Some speakers also strongly condemned the continued impunity for the excessive and disproportionate use of force during protests and deliberate attacks against civil society, pro-democratic movements, human rights defenders, persons belonging to national minorities, journalists and other independent media workers, and independent labour and trade unions members.  They expressed concern about the weaponisation of the criminal justice system against human rights defenders, including Nobel Peace Prize laureate Ales Bialiatski, Valiantsin Stefanovich, Uladzimir Labkovich and Dzmitriy Salauvyou from the Viasna Human Rights Centre, who were sentenced on politically motivated charges on 3 March 2023.

The shutdown of multiple civil society organizations was an example of intimidation and judicial harassment which could not be tolerated; civic space must be protected.  Additionally, several legislative amendments in recent years had deliberately limited the right to freedom of expression and exacerbated the shrinking of civil society and media space.  The Government of Belarus should immediately repeal all such legislation and conduct credible and independent investigations into these incidents.  The extension of the death penalty for certain crimes must be reversed, and a moratorium on the penalty put into place.

By allowing and enabling Russia to use the territory of Belarus for Russia’s illegal war of aggression against Ukraine, the leadership of Belarus was responsible for the act of the aggression, some speakers said.  Those responsible must be held accountable for violations of international law.  There was also concern that the deployment of nuclear weapons to Belarus could lead to a further escalation of Russia’s aggression against Ukraine, with potentially devastating consequences for the whole world.  Disregarding the rights of the child, Belarus had started the militarisation and politicisation of school programmes.  Hundreds of Ukrainian children had also been allegedly forcibly transferred to Belarus, which implied that Lukashenko may be considered directly responsible for such a despicable war crime.

Belarus should immediately and unconditionally release all arbitrarily detained persons, provide them with full legal redress, and conduct independent and transparent investigations into all allegations of human rights violations.  In this process, it was also vital for Belarus to fully abide by its international obligations.  Belarus should implement the Special Rapporteur’s recommendations and grant the mandate holder unrestricted access to Belarus.  The authorities should respect their citizens’ right to freedom of opinion and expression, as guaranteed by the Belarussian constitution and the International Covenant on Civil and Political Rights to which Belarus was a State party.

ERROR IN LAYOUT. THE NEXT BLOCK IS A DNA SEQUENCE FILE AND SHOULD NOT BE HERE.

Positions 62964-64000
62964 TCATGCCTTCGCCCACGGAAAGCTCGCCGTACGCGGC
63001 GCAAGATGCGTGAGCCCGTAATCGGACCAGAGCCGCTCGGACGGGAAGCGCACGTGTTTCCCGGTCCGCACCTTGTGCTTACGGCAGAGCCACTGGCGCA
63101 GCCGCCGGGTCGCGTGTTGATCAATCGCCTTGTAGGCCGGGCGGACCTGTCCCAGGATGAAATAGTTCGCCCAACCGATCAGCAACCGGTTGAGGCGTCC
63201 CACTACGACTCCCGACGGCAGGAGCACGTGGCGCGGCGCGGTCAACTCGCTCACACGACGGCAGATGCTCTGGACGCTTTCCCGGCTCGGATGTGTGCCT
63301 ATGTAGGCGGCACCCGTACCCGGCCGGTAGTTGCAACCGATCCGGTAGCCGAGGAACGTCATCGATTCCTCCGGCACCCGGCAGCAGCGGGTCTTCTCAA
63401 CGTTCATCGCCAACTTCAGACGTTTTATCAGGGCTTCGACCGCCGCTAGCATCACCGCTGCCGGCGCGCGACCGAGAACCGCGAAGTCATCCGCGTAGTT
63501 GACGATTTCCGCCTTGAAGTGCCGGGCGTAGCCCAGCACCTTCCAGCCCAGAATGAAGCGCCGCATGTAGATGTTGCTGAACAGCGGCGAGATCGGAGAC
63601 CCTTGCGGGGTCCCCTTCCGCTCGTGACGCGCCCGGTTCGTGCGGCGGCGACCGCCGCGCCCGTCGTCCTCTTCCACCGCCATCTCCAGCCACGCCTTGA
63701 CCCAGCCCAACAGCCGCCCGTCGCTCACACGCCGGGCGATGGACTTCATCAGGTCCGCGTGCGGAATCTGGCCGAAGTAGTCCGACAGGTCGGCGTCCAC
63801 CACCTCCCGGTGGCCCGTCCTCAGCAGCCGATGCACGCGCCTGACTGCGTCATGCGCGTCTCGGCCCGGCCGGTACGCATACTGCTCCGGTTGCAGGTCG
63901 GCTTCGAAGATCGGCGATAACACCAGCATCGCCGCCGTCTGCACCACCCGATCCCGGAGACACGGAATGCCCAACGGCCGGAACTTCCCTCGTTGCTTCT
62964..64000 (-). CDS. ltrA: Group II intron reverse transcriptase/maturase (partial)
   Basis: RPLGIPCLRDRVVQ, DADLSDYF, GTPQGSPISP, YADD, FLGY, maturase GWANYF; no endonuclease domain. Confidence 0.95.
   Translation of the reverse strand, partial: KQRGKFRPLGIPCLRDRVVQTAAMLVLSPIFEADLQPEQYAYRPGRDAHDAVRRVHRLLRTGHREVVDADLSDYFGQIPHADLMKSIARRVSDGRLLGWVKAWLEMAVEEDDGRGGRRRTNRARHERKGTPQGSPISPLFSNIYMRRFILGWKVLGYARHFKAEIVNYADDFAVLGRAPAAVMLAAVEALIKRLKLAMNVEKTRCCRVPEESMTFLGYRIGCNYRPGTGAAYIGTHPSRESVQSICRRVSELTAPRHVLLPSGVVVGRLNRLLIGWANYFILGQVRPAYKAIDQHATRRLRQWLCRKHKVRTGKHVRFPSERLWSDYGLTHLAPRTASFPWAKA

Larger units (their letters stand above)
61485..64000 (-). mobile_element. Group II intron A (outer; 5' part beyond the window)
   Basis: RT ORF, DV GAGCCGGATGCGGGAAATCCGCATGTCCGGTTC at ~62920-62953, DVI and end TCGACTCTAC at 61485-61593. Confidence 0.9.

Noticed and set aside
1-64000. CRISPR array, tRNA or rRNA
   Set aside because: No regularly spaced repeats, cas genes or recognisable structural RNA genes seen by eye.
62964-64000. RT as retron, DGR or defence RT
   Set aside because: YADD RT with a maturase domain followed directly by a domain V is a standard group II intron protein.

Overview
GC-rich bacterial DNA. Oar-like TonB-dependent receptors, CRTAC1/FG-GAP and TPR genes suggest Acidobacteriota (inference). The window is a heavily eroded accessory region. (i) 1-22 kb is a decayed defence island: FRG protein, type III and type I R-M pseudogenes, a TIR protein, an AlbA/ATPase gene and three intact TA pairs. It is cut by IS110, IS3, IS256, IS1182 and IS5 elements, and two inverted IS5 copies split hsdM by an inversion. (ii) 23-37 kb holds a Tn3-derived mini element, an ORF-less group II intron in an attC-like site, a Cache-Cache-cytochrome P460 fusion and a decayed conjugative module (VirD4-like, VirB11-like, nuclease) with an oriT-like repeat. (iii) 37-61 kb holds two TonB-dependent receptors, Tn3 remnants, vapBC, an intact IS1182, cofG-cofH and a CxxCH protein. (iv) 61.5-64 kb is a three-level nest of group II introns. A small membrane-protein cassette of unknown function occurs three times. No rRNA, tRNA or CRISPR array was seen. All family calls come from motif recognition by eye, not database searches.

Among questions posed by speakers were: how could the international community ensure accountability for the persecution by the Belarusian authorities of journalists, human rights defenders and civil society organizations; could the Special Rapporteur shed light on how the Council could better support the suppressed civil society and independent media in Belarus; what was the Special Rapporteur’s view on how the international community could better support Belarusian journalists and media workers in exile, including on how to effectively reach audiences inside Belarus; given the important role of civil society in promoting human rights on the ground, could the Special Rapporteur elaborate on how best the international community could support the work of civil society in Belarus; and could the Special Rapporteur elaborate on what impact the crackdown on civil society in Belarus had for the upcoming parliamentary election in the country?  The report paid particular attention to the crackdown against academics, teachers, and students in Belarus for holding and expressing dissenting opinions - how could the international community effectively support also those who had not yet fled the country?

 

Statement of Anaïs Marin, Special Rapporteur on the situation of human rights in Belarus at the Human Rights Council, 53rd session.